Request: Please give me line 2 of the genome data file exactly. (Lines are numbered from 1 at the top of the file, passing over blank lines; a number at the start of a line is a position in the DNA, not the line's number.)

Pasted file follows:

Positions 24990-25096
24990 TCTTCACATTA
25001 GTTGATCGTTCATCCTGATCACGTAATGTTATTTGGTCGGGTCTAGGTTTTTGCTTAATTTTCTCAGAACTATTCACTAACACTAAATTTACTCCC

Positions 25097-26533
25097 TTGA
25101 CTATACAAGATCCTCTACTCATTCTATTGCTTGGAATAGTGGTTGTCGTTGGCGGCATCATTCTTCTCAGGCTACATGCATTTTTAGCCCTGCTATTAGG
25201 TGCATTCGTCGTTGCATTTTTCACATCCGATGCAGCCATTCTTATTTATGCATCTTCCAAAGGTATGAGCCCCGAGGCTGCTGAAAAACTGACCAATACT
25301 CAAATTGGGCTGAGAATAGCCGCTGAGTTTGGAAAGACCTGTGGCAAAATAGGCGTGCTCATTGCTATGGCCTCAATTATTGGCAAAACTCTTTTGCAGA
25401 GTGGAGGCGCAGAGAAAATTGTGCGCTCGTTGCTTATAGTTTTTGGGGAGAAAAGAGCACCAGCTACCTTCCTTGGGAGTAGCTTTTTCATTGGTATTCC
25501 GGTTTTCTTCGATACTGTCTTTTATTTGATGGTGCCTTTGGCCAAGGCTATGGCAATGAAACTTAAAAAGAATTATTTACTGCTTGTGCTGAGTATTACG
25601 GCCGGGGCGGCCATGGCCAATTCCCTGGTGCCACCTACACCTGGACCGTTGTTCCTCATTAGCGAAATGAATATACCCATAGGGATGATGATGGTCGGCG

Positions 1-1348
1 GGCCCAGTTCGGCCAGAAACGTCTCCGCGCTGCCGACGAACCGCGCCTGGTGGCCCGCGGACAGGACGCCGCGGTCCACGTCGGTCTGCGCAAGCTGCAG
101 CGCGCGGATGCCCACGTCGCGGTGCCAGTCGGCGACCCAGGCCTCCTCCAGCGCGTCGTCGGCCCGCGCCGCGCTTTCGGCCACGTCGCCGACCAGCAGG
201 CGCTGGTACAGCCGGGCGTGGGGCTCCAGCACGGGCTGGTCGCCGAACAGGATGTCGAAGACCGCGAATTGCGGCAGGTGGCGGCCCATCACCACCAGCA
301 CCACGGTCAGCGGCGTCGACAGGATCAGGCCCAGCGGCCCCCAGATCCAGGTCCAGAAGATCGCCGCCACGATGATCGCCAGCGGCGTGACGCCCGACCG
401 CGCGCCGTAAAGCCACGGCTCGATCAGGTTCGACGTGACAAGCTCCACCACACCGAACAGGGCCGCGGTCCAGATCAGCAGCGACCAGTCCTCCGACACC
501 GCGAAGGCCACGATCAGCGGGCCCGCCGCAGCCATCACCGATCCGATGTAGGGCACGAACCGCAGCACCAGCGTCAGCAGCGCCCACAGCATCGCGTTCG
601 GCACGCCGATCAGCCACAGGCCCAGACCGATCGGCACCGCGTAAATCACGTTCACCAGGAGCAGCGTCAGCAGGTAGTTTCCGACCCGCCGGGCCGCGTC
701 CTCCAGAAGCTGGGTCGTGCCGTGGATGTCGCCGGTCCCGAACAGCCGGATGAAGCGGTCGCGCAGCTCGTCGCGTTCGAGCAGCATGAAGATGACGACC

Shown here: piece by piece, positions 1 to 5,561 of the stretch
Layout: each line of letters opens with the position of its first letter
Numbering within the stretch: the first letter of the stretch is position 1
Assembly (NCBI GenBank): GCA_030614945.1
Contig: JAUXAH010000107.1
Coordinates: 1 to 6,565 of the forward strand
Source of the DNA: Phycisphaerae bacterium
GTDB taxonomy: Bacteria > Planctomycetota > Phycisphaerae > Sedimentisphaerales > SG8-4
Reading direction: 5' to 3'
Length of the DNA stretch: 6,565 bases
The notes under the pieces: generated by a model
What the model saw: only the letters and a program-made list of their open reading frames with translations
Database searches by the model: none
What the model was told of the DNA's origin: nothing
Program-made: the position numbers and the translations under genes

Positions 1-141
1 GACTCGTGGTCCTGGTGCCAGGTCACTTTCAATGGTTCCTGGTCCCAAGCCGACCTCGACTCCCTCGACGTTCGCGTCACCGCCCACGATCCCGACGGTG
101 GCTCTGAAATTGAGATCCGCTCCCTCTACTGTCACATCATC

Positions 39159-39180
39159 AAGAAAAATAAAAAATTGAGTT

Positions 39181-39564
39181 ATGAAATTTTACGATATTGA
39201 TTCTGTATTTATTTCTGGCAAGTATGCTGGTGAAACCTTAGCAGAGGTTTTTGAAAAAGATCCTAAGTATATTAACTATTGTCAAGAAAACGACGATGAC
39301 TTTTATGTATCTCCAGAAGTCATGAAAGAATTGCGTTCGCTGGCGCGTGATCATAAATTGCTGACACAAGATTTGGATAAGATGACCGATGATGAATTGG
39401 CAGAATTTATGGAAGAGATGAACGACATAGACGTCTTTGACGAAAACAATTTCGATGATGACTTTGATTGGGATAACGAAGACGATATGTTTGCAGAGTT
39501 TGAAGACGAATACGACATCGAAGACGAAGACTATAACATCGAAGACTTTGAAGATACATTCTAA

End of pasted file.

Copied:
24990 TCTTCACATTA